I have no right to condemn India: Suu Kyi
Myanmar's democracy movement leader and Nobel Laureate Aung San Suu Kyi said she might have been saddened by the role of India in maintaining ties with the military junta in her country but she has no right to condemn India since politics is driven by pragmatism.
"I was saddened by India yes, but don't feel I have the right to condemn it," she told NDTV during her ongoing visit to India in an interview aired on Thursday.
"I can only expect things from myself, not another nation," she said, adding that India perhaps took a pragmatic decision since politics is also about pragmatism.
She said she did not have expectations from others and she can only say about herself.
"I can only expect things from myself, not another nation," she told the channel.
Asked if it was a deep spiritual sense that kept her calm during her house arrest for years, she said it was also her sense of humour which gave her strength.
She said when she won the Nobel Prize it opened a door in her heart.
"It showed the world had not forgotten us," she said.
On Wednesday Suu Kyi met Indian Prime Minister Manmohan Singh here and said her ongoing visit to India is to strengthen ties between two neighbours.
Suu Kyi arrived in India on Tuesday after decades on a six-day visit. She had last visited India in 1987.
The meeting lasted for half an hour during which the PM reiterated India's support for the ongoing democratization and national reconciliation in Myanmar.
Manmohan Singh recalled the long association of Suu Kyi's family with India.
They also spoke about more cooperation between two nations.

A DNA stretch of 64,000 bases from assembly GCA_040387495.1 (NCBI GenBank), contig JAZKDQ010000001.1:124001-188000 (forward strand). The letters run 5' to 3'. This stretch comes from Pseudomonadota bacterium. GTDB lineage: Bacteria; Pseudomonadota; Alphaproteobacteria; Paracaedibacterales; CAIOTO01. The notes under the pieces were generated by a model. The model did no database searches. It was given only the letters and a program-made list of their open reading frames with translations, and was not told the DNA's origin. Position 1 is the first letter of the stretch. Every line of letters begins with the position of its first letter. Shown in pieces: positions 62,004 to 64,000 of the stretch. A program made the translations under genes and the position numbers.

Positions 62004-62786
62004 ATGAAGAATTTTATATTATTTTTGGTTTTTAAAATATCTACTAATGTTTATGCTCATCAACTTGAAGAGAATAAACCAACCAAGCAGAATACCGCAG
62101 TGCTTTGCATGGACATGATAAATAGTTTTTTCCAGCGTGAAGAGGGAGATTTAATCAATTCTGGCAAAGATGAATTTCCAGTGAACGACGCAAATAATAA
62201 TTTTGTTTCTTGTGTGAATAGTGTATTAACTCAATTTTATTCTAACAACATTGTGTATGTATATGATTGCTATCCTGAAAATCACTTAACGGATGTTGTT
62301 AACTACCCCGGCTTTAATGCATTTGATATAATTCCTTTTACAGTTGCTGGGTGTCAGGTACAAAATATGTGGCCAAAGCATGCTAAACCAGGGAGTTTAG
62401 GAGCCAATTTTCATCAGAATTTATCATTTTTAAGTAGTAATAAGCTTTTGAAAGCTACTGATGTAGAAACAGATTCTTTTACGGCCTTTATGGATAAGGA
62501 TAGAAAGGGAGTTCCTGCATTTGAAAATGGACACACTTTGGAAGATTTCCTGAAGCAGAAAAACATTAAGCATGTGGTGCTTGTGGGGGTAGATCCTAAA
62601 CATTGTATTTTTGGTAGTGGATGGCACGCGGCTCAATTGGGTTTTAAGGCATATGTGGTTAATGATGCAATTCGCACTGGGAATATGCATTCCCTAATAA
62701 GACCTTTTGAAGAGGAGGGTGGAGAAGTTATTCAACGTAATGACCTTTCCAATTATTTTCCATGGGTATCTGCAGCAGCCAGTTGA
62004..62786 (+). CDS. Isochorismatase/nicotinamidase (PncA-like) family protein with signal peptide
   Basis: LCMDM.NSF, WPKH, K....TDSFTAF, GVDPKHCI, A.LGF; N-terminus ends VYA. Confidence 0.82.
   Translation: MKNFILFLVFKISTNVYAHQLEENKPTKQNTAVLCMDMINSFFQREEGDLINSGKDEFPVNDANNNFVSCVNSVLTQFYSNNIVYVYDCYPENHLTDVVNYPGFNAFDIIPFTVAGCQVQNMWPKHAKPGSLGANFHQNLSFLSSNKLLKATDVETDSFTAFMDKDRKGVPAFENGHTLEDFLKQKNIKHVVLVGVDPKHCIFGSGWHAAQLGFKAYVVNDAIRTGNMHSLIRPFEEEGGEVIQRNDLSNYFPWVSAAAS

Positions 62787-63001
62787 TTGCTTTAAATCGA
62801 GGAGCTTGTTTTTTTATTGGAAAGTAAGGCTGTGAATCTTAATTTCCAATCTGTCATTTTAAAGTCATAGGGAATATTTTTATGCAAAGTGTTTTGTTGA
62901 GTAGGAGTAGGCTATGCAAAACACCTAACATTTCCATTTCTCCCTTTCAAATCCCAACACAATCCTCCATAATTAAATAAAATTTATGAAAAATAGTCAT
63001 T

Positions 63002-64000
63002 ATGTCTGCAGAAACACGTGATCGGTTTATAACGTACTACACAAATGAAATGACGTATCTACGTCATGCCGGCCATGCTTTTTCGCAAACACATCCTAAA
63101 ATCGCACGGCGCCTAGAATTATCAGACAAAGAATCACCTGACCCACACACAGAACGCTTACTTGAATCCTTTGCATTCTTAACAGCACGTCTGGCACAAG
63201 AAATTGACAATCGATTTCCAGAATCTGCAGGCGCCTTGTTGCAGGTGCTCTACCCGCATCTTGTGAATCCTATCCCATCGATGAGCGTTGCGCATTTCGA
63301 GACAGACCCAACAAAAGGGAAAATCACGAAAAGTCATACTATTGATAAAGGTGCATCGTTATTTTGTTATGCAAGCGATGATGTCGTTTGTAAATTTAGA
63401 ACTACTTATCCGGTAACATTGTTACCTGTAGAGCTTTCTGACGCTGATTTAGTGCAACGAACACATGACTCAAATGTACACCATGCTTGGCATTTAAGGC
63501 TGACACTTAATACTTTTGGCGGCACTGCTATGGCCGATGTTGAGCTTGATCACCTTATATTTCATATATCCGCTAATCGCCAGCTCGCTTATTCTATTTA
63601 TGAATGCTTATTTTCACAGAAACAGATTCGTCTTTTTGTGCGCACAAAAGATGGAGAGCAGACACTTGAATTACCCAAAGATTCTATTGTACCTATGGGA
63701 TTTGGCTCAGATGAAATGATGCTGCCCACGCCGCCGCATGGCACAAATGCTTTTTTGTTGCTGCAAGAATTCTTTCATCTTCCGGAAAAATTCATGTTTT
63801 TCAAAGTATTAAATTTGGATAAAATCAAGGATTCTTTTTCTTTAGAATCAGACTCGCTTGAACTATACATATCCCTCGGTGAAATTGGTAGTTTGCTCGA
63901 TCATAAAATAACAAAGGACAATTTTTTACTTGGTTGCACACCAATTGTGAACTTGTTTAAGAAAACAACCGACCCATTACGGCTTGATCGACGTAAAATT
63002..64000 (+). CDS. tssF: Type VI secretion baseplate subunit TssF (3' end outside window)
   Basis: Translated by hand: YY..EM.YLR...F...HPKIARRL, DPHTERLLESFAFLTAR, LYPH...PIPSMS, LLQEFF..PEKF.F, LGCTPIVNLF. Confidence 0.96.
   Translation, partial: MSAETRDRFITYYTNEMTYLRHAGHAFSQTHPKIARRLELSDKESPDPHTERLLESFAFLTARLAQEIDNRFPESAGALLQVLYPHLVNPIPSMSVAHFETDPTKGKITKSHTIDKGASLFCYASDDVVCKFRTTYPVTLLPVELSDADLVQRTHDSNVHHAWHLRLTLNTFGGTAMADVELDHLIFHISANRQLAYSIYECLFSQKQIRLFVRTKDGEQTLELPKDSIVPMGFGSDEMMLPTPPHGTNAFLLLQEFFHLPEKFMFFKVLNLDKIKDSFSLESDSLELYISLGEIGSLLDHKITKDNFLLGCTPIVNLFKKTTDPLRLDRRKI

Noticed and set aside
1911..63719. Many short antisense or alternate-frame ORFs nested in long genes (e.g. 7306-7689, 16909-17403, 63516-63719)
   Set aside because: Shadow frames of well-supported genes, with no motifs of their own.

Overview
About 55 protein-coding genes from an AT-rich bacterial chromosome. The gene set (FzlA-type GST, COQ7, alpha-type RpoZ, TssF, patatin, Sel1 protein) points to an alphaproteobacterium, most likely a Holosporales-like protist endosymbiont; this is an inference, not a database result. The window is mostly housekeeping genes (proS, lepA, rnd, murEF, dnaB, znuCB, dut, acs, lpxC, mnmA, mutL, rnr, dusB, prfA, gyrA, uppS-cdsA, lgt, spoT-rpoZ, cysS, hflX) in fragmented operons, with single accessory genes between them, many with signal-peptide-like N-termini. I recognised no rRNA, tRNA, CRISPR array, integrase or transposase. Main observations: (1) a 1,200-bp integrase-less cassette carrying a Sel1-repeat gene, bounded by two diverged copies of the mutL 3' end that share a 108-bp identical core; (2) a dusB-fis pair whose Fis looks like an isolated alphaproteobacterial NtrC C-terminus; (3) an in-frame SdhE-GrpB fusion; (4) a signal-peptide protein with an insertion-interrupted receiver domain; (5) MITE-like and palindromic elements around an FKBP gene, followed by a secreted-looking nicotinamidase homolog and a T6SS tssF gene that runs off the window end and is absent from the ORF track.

Suu Kyi earlier paid tribute to Mahatma Gandhi at Rajghat and then paid her homage to Jawaharlal Nehru.
She said people keep asking her about expectations from India.
"My visit is an attempt to strengthen ties between the two countries. There are things in India that have changed and some that haven't changed. I am glad some things haven't changed since years," she told reporters.
The Opposition leader of Myanmar said her expectations from India is not what she wants to share with media now.
The government in Myanmar is now headed by a somewhat civilian government led by President Thein Sein.
Suu Kyi during her tour is visiting her alma mater, Lady Sri Ram College and also The Energy and Resources Institute (TERI) in Gurgaon.
Besides her engagements in Delhi, she will be travelling to Bangalore where she will visit the Indian Institute of Science and the Infosys Campus. She is also scheduled to tour rural areas in Andhra Pradesh to gain a firsthand impression of the rural development and women's empowerment programmes being undertaken in India.
Aung San Suu Kyi spent several years in India during her early days when her mother Daw Khin Yi was Ambassador to India.
"The visit of Aung San Suu Kyi would be part of our ongoing engagement with the democratic and multi-party polity in Myanmar. It would provide opportunity to exchange views on all matters of mutual interest with a view to building upon the positive momentum in India-Myanmar relations," said the MEA spokesperson.